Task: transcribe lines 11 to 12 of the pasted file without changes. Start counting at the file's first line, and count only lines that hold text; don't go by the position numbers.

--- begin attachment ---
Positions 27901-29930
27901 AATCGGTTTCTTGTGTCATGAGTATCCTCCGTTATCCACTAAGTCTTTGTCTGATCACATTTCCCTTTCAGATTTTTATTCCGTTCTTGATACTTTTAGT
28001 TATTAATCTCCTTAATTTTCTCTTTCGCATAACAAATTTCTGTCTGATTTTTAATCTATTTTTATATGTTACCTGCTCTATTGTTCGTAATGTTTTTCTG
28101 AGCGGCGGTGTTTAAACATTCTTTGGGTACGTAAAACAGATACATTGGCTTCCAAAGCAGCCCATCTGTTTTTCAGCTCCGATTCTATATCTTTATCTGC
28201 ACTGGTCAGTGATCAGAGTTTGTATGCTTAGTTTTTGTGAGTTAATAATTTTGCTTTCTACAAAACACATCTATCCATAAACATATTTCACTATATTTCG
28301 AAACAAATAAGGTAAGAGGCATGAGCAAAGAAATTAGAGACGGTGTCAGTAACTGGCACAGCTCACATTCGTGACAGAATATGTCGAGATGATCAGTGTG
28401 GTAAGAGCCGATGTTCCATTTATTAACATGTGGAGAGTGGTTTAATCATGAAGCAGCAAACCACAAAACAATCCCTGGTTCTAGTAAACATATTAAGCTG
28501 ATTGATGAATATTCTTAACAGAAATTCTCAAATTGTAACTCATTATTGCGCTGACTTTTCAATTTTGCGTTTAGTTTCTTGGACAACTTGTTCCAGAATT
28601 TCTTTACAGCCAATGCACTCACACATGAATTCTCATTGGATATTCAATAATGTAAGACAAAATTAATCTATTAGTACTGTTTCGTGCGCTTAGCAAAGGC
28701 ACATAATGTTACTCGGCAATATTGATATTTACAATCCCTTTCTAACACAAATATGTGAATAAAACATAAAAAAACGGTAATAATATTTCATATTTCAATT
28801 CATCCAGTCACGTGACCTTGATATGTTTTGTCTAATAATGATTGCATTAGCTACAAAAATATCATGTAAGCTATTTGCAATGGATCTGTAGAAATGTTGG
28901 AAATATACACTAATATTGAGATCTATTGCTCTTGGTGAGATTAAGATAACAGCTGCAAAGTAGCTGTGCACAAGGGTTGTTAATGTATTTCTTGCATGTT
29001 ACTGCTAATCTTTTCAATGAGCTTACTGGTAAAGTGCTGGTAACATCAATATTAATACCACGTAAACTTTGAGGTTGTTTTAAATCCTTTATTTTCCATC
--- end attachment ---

28801 CATCCAGTCACGTGACCTTGATATGTTTTGTCTAATAATGATTGCATTAGCTACAAAAATATCATGTAAGCTATTTGCAATGGATCTGTAGAAATGTTGG
28901 AAATATACACTAATATTGAGATCTATTGCTCTTGGTGAGATTAAGATAACAGCTGCAAAGTAGCTGTGCACAAGGGTTGTTAATGTATTTCTTGCATGTT